Legislators consider overturning veto of conversion therapy ban
PORTLAND (WGME) -- Monday the Maine legislature will return to debate a long list of bills vetoed by Gov. Paul LePage.
One of those bills dealt with conversion therapy, a controversial form of therapy that attempts to change a person's sexual preference or gender identity. The bill would outlaw the practice in the state, but LePage vetoed the bill, citing the language as too broad.
LePage says his main concern is how it could infringe on a person's religious beliefs. Supporters of the bill say LePage is missing the point.
"We're not trying to stop people from believing what they want to believe. Anyone is welcome to believe whatever religion they want, but that shouldn't effect a person's medical care," said Matt Moonen, executive director of Equality Maine.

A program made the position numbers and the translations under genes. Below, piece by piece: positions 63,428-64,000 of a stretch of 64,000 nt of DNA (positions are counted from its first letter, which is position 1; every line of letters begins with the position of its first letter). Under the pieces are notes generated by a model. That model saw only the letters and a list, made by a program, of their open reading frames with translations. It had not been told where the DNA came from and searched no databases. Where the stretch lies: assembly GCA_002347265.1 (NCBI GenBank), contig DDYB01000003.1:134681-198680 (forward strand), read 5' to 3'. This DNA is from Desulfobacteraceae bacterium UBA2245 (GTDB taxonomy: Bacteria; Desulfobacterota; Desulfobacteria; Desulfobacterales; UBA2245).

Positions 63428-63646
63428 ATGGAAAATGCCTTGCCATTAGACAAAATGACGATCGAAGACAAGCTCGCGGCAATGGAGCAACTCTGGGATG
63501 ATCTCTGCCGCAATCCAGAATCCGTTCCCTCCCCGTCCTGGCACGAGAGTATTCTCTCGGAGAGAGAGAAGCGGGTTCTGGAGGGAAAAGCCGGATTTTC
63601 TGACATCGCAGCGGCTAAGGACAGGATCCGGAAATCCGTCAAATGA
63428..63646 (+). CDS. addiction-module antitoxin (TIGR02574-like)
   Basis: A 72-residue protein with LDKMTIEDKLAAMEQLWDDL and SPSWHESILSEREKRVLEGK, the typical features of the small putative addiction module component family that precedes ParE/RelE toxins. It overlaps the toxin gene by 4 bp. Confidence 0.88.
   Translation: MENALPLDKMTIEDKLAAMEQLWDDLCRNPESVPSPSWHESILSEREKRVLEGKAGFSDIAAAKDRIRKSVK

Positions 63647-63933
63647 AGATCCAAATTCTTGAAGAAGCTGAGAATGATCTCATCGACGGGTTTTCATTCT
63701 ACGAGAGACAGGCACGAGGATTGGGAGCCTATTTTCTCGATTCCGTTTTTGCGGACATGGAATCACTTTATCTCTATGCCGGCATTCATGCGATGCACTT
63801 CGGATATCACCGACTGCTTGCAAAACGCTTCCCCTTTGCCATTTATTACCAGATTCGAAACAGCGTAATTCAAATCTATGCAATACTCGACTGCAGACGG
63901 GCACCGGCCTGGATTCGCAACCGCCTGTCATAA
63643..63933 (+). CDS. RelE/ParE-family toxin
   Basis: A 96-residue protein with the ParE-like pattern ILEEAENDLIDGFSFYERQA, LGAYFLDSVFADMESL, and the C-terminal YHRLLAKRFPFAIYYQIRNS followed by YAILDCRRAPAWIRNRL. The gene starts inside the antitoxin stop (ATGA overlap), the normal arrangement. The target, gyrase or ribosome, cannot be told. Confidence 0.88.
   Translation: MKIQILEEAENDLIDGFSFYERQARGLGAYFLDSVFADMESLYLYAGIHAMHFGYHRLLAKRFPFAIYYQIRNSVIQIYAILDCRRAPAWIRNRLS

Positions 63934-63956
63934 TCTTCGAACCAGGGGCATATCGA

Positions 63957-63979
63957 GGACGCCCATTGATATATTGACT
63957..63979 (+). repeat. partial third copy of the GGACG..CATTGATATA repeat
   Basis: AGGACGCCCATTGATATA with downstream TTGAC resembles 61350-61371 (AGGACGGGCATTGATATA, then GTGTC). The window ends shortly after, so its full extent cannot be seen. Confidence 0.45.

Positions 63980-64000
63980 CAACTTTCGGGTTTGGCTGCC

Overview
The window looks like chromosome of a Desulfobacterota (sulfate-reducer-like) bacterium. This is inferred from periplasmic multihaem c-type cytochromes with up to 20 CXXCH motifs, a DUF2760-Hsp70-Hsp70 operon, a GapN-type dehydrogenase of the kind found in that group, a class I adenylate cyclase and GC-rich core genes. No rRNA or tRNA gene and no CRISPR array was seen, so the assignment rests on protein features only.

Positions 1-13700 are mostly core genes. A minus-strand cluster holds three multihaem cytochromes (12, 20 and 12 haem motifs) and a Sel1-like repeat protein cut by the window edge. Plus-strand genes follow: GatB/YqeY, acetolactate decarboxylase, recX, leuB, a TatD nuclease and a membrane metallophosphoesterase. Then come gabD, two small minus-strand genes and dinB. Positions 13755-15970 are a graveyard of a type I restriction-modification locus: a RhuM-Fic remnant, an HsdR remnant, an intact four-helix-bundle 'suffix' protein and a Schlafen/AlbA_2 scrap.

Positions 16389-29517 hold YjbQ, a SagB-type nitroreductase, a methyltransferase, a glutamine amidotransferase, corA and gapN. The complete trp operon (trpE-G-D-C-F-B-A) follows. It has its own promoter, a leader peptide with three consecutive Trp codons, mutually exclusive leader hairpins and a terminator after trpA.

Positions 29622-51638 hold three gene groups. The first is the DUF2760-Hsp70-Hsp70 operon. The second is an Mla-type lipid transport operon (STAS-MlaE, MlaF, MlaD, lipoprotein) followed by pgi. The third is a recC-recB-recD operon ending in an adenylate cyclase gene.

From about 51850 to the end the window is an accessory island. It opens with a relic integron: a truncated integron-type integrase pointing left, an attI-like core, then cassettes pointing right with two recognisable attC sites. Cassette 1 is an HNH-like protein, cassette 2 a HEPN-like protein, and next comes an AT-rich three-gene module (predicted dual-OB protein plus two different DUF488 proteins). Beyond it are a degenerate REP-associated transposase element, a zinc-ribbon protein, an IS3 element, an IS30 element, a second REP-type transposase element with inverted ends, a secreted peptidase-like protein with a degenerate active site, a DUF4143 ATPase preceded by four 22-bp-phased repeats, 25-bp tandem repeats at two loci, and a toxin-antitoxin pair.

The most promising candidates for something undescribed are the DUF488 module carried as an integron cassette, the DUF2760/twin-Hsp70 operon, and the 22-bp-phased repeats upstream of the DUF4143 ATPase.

He says that studies show conversion therapy is more likely to harm people.
"when we're thinking about the power of the government to license someone as a doctor, someone we're supposed to be able to trust, someone who is doing good for us and helping us to lead better lives, we need to know that their not going to offer junk science that actually causes harm to kids," he said.
He says he doesn't expect the veto to be overturned, but says he hopes for similar legislation in the future.
"There are too many house republicans that will side with LePage for this to pass, but our hopes is that one day we can prevent any sort of therapy treatment that will actually do harm to LGBTQ kids in Maine," he said.